I'm building a single app. I picture a Home/Enterprise type of arrangement. The product would ship with the ZCDBs and a recommendation that security and robustness would be increased by installing an enterprise RBDM (MySQL). I'm thinking that I can do this in a single software package. Maybe I'll detect which DB is connected by which queries fail and select from a set of queries based on the result of that (50% thinking, 50% talking, 50% action).
Oct 14 '07 #5
Scott Price
1,384 Expert 1GB
First of all, let me say that I do not envy you at all!!

I'd have to think a bit on the rest of it... *Thinking out loud* Can you configure your install process to capture which version of the DB engine that the end-user chooses? OIC... Hmmm, Zero Configuration would mean the end-user doesn't get to look at/choose from any options.

I'd say the customer is more nuts than the developer :-)

Regards,
Scott
Oct 14 '07 #6
bartonc
6,596 Expert 4TB
First of all, let me say that I do not envy you at all!!

I'd have to think a bit on the rest of it... *Thinking out loud* Can you configure your install process to capture which version of the DB engine that the end-user chooses? OIC... Hmmm, Zero Configuration would mean the end-user doesn't get to look at/choose from any options.

I'd say the customer is more nuts than the developer :-)

Regards,
Scott
Thanks, Scott. I appreciate the input.

And I like your idea: The install process would (once I no longer do it by hand) be allowed to do some configuration.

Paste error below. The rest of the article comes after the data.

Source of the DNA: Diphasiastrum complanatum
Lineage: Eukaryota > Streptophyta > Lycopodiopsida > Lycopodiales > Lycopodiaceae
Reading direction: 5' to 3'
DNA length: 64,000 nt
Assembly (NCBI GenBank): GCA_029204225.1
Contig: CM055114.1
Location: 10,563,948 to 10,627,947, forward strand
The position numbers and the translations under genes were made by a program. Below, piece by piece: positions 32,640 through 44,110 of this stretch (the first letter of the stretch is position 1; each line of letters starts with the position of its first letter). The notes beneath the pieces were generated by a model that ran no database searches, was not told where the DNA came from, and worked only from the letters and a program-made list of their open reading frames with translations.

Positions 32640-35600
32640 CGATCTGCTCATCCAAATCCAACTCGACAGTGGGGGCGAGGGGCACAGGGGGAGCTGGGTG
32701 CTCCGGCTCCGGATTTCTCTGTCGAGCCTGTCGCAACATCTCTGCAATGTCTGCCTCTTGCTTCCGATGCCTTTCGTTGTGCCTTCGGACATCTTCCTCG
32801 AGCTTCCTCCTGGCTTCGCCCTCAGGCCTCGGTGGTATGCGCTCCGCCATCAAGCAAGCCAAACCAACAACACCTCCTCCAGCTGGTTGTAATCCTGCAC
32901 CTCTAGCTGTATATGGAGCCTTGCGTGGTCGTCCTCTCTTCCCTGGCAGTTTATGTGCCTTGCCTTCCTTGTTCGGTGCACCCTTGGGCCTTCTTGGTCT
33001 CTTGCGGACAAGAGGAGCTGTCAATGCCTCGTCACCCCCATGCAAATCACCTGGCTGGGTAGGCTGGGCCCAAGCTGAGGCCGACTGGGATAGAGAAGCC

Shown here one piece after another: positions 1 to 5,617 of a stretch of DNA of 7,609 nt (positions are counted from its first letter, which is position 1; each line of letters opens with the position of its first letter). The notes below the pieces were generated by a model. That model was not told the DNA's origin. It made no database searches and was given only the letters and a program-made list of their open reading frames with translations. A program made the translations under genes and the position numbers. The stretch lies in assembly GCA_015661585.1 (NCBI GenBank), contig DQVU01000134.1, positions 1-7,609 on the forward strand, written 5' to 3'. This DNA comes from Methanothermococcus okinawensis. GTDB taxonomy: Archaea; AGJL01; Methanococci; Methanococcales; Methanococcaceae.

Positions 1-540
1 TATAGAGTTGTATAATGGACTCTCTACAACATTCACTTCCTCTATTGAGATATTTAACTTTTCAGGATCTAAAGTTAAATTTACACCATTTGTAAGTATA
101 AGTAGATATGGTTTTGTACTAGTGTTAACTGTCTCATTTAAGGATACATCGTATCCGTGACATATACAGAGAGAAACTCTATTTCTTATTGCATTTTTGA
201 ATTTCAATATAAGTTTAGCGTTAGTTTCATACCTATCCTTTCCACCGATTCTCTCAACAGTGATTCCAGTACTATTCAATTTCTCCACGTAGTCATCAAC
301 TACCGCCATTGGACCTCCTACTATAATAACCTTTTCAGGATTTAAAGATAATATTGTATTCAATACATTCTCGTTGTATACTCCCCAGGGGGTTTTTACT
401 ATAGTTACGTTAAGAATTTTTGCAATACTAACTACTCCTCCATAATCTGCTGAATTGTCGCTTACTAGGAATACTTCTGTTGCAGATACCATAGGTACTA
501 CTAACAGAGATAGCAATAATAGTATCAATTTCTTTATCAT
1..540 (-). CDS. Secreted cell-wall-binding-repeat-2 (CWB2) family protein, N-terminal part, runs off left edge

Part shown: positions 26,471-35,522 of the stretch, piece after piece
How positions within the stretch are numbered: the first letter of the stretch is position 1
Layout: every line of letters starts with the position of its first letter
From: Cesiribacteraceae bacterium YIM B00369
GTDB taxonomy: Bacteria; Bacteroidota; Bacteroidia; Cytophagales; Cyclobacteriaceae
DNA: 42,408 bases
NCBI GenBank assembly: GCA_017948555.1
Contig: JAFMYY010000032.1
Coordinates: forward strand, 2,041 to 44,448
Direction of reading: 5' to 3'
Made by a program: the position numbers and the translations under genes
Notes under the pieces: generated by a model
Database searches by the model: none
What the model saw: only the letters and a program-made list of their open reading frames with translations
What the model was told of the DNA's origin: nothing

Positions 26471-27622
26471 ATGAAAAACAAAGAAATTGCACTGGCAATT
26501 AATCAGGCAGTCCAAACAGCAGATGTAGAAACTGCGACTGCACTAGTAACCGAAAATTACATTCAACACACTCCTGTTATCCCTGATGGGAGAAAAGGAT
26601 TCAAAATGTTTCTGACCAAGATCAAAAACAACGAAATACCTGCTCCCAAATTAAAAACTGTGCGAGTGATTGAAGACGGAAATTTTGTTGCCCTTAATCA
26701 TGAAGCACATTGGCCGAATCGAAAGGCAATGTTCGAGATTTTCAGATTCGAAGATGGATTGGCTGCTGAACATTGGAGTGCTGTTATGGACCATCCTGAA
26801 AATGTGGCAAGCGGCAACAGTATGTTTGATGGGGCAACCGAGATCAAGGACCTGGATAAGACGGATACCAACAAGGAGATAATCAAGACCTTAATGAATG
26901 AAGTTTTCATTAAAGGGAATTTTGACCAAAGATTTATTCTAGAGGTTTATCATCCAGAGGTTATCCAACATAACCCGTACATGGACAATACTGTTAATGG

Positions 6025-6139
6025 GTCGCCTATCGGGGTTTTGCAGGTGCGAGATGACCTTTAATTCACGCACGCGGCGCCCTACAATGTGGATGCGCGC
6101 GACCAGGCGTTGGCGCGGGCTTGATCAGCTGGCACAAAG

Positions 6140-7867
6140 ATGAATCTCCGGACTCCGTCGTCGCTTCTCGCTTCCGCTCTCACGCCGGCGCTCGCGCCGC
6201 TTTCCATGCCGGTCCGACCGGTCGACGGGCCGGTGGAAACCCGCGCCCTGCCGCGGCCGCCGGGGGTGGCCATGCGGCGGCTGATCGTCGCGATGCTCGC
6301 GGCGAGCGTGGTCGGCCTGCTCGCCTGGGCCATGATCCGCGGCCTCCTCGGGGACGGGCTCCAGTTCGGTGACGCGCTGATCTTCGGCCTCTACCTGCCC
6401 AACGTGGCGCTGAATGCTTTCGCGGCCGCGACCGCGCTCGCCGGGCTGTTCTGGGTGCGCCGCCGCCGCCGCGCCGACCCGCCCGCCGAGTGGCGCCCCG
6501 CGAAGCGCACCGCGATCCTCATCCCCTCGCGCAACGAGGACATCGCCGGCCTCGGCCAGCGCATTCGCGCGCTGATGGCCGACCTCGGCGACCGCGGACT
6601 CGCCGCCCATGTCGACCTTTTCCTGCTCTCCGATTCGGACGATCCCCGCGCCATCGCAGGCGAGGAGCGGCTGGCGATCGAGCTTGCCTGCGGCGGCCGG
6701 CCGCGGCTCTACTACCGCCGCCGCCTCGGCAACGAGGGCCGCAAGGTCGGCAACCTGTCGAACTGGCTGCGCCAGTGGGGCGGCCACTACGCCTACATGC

When I speak of "zero config", I'm talking about all the database administration issues: How many users? Passwords. Buffer sizes? Backup!, etc. that are generally dealt with by someone who has at least some idea of what it take to be a DBA.
Oct 14 '07 #7
Scott Price
1,384 Expert 1GB
Thanks, Scott. I appreciate the input.

And I like your idea: The install process would (once I no longer do it by hand) be allowed to do some configuration.
When I speak of "zero config", I'm talking about all the database administration issues: How many users? Passwords. Buffer sizes? Backup!, etc. that are generally dealt with by someone who has at least some idea of what it take to be a DBA.
Gotcha.. I was a little confuzzled about what you were meaning by that.

Good luck on the rest of it :-)

Regards,
Scott
Oct 14 '07 #8
bartonc
6,596 Expert 4TB
Gotcha.. I was a little confuzzled about what you were meaning by that.

Good luck on the rest of it :-)

Regards,
Scott
In the heart of it as we speak. Now I remember what my struggle was yesterday:
All the ODBC drivers return slightly different error message formats. So, for now, I'm just throwing the raw message up instead of formatting it nicely.

Hmmm. I'll have to let that one brew a little longer.
Oct 14 '07 #9
MMcCarthy
14,534 Expert Mod 8TB
In the heart of it as we speak. Now I remember what my struggle was yesterday:
All the ODBC drivers return slightly different error message formats. So, for now, I'm just throwing the raw message up instead of formatting it nicely.

Hmmm. I'll have to let that one brew a little longer.
LOL

No sure how you're going to solve that one. Unless they all use the same error code numbers.
Oct 14 '07 #10